Regarding sectors, VFQY is heavy in information technology, with 21.5% allocated to the tech players (to assess this, I paired the dataset from VFQY with the one from IWV as the former did not contain a 'sector' column). This figure is lower than IWV's ~27%, more likely because most tech names failed the ROE or margins test. For example, the fund has no exposure to Wolfspeed (WOLF), Asana (ASAN), Sabre (SABR), and Marathon Digital (MARA), the tech players with the F Profitability grade.
As you can see from the Quant dashboard above, market capitalization does not play a major role in weighting, hence the fund does not have a top-heaviness problem, and risks look adequately dispersed.
But what might be the problem is stocks with premium multiples occupying top positions. Overall, VFQY's tilt towards the quality factor correlates with expensiveness, as 47% of its holdings have a Valuation grade of D+ or worse. The silver lining is that 27% have value characteristics, and this is much better compared to IWV with its ~16%.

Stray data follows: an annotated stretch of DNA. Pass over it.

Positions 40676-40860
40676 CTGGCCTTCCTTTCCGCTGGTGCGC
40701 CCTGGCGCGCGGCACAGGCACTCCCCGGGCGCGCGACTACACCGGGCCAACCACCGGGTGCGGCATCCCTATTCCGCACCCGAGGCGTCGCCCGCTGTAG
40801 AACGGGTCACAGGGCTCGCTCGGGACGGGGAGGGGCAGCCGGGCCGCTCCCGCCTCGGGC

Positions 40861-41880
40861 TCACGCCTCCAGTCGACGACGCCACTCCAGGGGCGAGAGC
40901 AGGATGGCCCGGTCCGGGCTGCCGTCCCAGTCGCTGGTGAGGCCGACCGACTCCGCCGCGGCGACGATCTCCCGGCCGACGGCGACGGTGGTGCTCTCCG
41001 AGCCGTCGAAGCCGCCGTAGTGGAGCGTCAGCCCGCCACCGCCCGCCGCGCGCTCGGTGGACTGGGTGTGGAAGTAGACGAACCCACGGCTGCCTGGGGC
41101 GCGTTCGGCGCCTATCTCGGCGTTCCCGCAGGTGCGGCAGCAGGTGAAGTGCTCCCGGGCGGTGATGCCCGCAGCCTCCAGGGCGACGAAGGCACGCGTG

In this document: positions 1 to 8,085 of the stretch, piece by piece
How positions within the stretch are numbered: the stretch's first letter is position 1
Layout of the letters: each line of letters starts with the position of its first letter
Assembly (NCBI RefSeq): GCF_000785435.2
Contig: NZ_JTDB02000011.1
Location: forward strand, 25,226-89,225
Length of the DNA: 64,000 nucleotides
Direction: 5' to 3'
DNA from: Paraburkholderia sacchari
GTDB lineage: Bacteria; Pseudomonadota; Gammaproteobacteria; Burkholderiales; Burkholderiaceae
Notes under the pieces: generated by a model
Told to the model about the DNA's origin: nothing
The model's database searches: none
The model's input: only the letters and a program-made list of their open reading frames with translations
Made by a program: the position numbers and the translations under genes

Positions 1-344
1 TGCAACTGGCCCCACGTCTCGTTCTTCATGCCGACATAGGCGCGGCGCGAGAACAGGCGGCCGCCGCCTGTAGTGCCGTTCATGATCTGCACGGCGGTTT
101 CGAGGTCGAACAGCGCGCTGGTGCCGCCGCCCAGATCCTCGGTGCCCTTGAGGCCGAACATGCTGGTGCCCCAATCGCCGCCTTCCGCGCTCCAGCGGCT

Ultimately, what about profitability? There are a few key points worth detailing.
In sum, VFQY is an interesting active option for exposure to high-quality U.S. companies of various sizes, from the $1 trillion league straight to nano-caps.
The active strategy allows it to tactically rotate out of laggards, taking action immediately in case a stock fails the quantitative test because its fundamentals deteriorated. Passive quality factor funds do not have that luxury, so they have to hold poor performers between reconstitutions, with all the expectable repercussions for their NAVs. Still, it has only 58% turnover, which means it takes a more conservative approach to management, adding and removing stocks relatively infrequently. For better context, some passive funds I have analyzed to date have that ratio above 100%, like COWZ.